The map above traces the route of the lynch mob and identifies other important sites of difficult memory in Dallas. The following embedded document consists of the entire record of Allen Brooks’s trial records on March 3, 1910. Other selected primary sources, secondary sources, and relevant online stories or databases follow.
Select Online Primary Sources:
“A City Plan for Dallas,” 1920. Known as “The Kessler Plan” after its principal author, St. Louis architect George Kessler. From the City of Dallas Municipal Archives, made available online by Dallas Morning News reporter Robert Wilonsky.
Dallas mob hangs negro from pole at Elks’ Arch – fights way into court room and takes Allen Brooks from armed officers. Dallas Morning News, March 4, 1910. Original story uploaded to DMN website as part of Jerome Sims, “Today in Dallas Today in Dallas photo history – 1910: Allen Brooks lynched in downtown Dallas by angry mob.” http://photographyblog.dallasnews.com/2013/03/today-in-dallas-photo-history-1910-allen-brooks-lynched-in-downtown-dallas-by-angry-mob.html/
Other Select Online Sources, Databases, and Projects
Select Primary Sources:
“A Brute’s Crime, A Mob’s Vengeance.” Dallas Daily Times Herald. March 3, 1910, Evening edition, sec. A.
“Dallas Mob Hangs Negro from Pole at Elks’ Arch.” Dallas Morning News, March 4, 1910.
Dallas City Council. “Minute Books, Vol. 4,” March 9, 1910. Slide 1912. Office of City Secretary, Dallas, Texas.
Dallas City Council. “Minute Books, Vol. 5,” December 1, 1910. Slide 1964. Office of City Secretary, Dallas, Texas.
“Elks’ Arch Re-Erected at Fair Grounds.” Dallas Morning News, July 30, 1911.
“Some Good Results of City Planning.” Dallas Morning News, February 19, 1911.
“Better Use for Arch.” Dallas Daily Times Herald, March 15, 1910.
“Calm After the Storm.” Dallas Daily Times Herald, March 4, 1910.
Select Secondary Sources:
Apel, Dora. Imagery of Lynching: Black Men, White Women, and the Mob. New Brunswick, NJ: Rutgers University Press, 2004.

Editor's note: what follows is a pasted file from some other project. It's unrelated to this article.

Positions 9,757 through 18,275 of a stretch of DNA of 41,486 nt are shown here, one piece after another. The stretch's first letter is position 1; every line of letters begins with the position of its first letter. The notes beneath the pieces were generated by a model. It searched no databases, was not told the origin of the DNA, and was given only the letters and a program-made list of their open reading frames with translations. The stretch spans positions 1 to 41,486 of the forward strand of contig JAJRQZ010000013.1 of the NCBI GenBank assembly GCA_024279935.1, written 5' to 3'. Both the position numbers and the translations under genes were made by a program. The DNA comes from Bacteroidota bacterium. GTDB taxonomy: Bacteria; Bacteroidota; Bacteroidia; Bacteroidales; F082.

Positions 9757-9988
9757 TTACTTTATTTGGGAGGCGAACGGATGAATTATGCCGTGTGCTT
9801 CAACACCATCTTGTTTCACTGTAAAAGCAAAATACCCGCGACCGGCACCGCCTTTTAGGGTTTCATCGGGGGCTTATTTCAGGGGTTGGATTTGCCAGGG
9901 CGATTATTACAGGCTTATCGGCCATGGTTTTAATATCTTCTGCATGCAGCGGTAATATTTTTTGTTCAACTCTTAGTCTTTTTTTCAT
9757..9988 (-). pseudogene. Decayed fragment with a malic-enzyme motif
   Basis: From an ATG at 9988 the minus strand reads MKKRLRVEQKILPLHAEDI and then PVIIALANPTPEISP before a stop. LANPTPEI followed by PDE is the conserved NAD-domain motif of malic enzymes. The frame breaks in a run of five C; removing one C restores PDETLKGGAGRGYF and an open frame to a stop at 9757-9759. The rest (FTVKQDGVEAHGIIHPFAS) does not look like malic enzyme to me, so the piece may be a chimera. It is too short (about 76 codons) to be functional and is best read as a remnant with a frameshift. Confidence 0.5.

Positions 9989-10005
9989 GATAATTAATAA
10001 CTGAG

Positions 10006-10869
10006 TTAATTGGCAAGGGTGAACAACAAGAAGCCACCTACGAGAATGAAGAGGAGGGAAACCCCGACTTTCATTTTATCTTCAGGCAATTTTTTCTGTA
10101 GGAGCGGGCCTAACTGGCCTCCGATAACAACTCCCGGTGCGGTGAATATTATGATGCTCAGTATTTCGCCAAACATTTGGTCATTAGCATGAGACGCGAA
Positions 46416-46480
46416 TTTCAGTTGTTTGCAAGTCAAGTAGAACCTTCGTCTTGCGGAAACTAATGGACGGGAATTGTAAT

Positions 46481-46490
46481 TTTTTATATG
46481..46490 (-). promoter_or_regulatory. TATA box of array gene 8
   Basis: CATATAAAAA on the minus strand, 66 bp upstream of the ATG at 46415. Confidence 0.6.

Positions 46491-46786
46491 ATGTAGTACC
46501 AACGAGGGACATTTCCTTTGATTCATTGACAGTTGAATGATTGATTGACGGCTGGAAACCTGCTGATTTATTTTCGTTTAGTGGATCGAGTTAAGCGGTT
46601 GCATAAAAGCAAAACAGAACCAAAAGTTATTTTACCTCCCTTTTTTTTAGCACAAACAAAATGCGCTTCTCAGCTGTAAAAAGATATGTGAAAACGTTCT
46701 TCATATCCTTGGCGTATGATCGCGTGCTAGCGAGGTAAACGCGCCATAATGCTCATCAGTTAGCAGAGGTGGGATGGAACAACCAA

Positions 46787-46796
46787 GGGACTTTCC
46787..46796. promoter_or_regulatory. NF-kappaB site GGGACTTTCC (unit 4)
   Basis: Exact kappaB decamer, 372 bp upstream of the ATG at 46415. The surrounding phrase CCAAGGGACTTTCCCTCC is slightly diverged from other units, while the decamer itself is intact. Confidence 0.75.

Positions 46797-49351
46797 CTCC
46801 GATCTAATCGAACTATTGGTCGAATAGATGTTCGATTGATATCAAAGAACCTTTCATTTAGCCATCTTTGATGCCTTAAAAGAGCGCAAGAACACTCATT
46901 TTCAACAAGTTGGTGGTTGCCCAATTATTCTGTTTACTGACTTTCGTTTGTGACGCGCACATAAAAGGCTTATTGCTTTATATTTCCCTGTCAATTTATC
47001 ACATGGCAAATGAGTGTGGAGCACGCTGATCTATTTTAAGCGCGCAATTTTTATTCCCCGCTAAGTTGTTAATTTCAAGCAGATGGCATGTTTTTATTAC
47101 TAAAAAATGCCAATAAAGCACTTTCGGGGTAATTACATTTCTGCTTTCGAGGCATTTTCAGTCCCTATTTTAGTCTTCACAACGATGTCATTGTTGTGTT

Barton, Julia. “Troubled Times.” The Texas Observer, August 10, 2010. http://www.texasobserver.org/troubled-times/.
Dowdy, Christopher J. “Allen Brooks and the Elks Arch: Lynching Memory and Public Forgetting in the Dallas Landscape.” Journal of the American Studies Association of Texas 44 (November 2013): 5–21.
Graff, Harvey J. The Dallas Myth: The Making and Unmaking of an American City. Minneapolis: University of Minnesota Press, 2008.
Payne, Darwin. Big D: Triumphs and Troubles of an American Supercity in the 20th Century. Dallas, Tex: Three Forks Press, 1994.
Payne, Darwin. “Dallas on the Eve of SMU’s Founding.” SMU Magazine, June 1, 2011. http://blog.smu.edu/smumagazine/2011/06/dallas-on-the-eve-of-smu’s-founding/.
Phillips, Michael. White Metropolis: Race, Ethnicity, and Religion in Dallas, 1841-2001. 1st ed. Austin: University of Texas Press, 2006.
Prior, Marsha, and Robert V. Kemper. “From Freedman’s Town To Uptown: Community Transformation And Gentrifícation In Dallas, Texas.” Urban Anthropology and Studies of Cultural Systems and World Economic Development 34, no. 2/3 (July 1, 2005): 177–216.
Tolnay, Stewart Emory, and E. M. Beck. A Festival of Violence: An Analysis of Southern Lynchings, 1882-1930. Urbana, IL: University of Illinois Press, 1995.
Wells-Barnett, Ida B. Selected Works of Ida B. Wells-Barnett. Schomburg Library of Nineteenth-Century Black Women Writers. New York: Oxford University Press, 1991.
Wilson, William H. “Adapting to Growth: Dallas, Texas, and the Kessler Plan, 1908-1933.” Arizona & the West 25, no. 3 (September 1983): 245–60.
Wood, Amy Louise. Lynching and Spectacle: Witnessing Racial Violence in America, 1890-1940. Durham, NC: The University of North Carolina Press, 2011.